20 years later, he has found me through the Internet and sent me a message to see what I was doing. We started chatting as friends and told me he was married with kids. I asked him if his wife was ok with our emails and he told me he hadn’t discussed it with her. Our emails continued and at some point I asked why he wanted to be in touch with me. He replied he had never completely forgotten me and wanted to know how I was doing. He gave me a clumsy apology for how poorly he had treated me, explained he wasn’t ready to be with anyone then (back then was comparing me all the time with his perfect ex) and felt very guilty about being such jerk. Now he wants to be a very close friend. Then he started to share music he liked, all about love and missing the one you love,wondering about the what ifs, wanting a new start. This kind of lyrics. All this was very confusing to me but soon we started to exchange I love yous. We were kind of having an atypical emotional affair (we just chat about irrelevant stuff) disguised as a friendship and I was getting increasingly more uncomfortable and started challenging why we were doing this. He would reply, “why not? he missed me”. I tried to stop this correspondence and even told him he is a married man and I am not getting in the middle. He claims we are just friends who love each other and if I really love him and miss him (like he loves me and misses me) I would at least what to be in touch with him the way he wants to be in touch with me. He also told me I don’t love him enough because I want all or nothing from him and he feels he is nothing and I am throwing away a special kind of love that has lasted 20 years. He says he doesn’t want to lose me like he lost me 20 years ago. He has made it clear though that his family situation will not change. He just wants a loving best friendship with me. I am not married and I think I do love him and I miss him too. I also have a hard time trusting him and he knows that. The funny thing is that he acts like his wife isn’t there. I have no clue what’s going on in his marriage.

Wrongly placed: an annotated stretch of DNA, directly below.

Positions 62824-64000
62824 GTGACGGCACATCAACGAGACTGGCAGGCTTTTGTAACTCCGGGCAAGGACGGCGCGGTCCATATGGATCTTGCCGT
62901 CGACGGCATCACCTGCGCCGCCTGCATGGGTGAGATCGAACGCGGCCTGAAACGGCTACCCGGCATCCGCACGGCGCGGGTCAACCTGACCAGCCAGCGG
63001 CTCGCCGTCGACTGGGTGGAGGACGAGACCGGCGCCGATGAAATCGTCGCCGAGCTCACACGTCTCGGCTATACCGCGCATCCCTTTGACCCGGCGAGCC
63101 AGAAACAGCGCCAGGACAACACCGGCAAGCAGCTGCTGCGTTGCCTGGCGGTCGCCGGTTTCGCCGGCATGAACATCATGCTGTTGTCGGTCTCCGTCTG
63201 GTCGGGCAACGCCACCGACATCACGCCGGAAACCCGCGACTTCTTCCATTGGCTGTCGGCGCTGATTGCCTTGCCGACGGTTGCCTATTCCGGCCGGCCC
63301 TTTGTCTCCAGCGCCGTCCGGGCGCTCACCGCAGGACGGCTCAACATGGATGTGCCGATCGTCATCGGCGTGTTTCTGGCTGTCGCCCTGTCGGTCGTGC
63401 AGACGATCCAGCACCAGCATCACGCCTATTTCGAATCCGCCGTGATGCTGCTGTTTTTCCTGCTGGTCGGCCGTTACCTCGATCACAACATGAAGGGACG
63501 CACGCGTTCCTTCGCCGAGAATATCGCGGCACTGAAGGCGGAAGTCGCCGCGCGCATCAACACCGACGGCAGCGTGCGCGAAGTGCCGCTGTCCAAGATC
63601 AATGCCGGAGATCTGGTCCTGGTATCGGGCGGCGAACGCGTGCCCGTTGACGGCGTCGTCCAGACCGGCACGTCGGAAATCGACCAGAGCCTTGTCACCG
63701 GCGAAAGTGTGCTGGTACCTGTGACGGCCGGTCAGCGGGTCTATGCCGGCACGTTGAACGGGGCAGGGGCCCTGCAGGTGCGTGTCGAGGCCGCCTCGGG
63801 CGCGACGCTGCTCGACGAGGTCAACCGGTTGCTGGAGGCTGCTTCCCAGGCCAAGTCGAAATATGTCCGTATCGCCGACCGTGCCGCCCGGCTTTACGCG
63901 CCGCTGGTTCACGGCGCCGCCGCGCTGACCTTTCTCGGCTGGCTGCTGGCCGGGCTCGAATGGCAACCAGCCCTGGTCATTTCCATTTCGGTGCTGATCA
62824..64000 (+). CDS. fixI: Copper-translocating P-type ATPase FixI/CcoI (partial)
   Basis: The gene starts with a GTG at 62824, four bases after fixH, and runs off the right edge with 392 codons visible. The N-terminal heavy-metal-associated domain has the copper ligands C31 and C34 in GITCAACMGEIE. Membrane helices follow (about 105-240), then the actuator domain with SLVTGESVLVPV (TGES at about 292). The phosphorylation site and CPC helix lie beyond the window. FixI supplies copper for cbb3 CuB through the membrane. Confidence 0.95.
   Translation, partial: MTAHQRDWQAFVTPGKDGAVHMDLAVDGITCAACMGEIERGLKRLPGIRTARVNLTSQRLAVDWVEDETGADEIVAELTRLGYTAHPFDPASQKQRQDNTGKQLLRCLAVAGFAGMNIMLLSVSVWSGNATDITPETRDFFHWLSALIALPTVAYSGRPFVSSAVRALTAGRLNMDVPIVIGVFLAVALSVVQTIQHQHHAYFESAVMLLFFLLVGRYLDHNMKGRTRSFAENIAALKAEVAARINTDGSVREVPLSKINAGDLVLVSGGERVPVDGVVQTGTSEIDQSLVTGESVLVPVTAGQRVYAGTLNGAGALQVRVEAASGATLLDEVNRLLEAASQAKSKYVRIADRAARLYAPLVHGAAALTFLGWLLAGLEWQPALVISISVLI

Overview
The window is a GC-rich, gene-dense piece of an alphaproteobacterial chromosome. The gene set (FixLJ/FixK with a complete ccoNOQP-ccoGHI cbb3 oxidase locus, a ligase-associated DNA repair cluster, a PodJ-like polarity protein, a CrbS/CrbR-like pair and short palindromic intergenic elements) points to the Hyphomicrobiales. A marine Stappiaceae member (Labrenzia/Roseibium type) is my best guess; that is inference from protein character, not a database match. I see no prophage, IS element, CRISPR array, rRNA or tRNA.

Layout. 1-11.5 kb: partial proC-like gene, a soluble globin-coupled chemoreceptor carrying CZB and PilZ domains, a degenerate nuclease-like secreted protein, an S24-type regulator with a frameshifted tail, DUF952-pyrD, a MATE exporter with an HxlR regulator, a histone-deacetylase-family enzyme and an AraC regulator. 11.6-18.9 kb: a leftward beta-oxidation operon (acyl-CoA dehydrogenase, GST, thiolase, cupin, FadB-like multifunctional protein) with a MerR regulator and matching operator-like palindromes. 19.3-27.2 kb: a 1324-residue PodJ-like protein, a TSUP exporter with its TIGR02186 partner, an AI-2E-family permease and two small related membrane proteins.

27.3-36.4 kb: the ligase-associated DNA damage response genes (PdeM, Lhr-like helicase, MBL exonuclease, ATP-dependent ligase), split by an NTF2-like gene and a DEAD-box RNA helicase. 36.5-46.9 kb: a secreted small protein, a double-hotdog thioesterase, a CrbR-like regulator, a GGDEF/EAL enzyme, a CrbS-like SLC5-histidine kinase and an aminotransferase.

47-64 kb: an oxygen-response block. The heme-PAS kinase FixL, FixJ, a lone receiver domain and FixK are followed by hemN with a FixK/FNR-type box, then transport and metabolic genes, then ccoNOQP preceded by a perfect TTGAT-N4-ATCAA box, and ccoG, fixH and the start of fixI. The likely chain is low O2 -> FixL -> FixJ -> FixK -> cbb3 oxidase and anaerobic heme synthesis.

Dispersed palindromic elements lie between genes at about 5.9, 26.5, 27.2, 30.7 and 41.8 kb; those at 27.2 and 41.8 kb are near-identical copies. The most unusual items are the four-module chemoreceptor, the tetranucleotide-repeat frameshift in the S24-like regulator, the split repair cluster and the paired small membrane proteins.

I have my own interpretation of the whole thing, sounds like a Hollywood movie, romantic but dramatic, but wanted another set of eyes to see if what I see is right. If has me wonder what love is. After 2 years, I have ended the emails but I also need lots of strength to keep NC. I do wonder if all I am is narcissistic supply

  5. You were right to go back to “no contact”. His behavior is way out of line, and highly manipulative.

    Even though I don’t know you, I can safely say that you are much more than just naricissistic supply–as no person deserves to be just a source of supply.

    The only way to avoid becoming a source of supply is to really tighten up your boundaries and standards for what you expect and allow in your life. This is not to blame you for their bad behavior, as they are highly manipulative, and most normal, decent people don’t see them coming. All any of us can do is to take things slow, examine red flags if and when they come up, and then be okay with walking away as soon as we get that funny feeling that we need to. What many victims do (myself included) is that we tend to hang in there, and second guess ourselves, and want to give these people the benefit of the doubt, because all the attention they shower on us feels SO good. We all want to believe that we’ve found someone who is willing and able to give us as much love as we give to them. The only way to break this cycle (besides going slow and being okay with walking away) is to give ourselves the love the we keep trying to get from others. Here is a video that I think will help clarify this: http://www.thriveafterabuse.com/dating-a-narcissist/

    (((hugs))) to you <3

  6. Thanks Dana for your comments!

    I think my vulnerability in this case is that I always was wondering if he loved me when he was my boyfriend 20 years ago and then he dumped me for no reason. I felt unloved and ignored.

    I have been wondering if he is a covert cerebral narcissist for a while now and your videos and articles have been great help. It’s so difficult to identify this type of narcs because they seem such nice caring guys, shy and smart and sweet…..Claiming to be there for you etc etc but in reality do nothing for you. The red flags are there but it’s difficult to be sure as we communicate by email only. You see, I am in that stage that I am wondering if it is me or if I am being manipulated. It seems like my gut feeling is no longer working.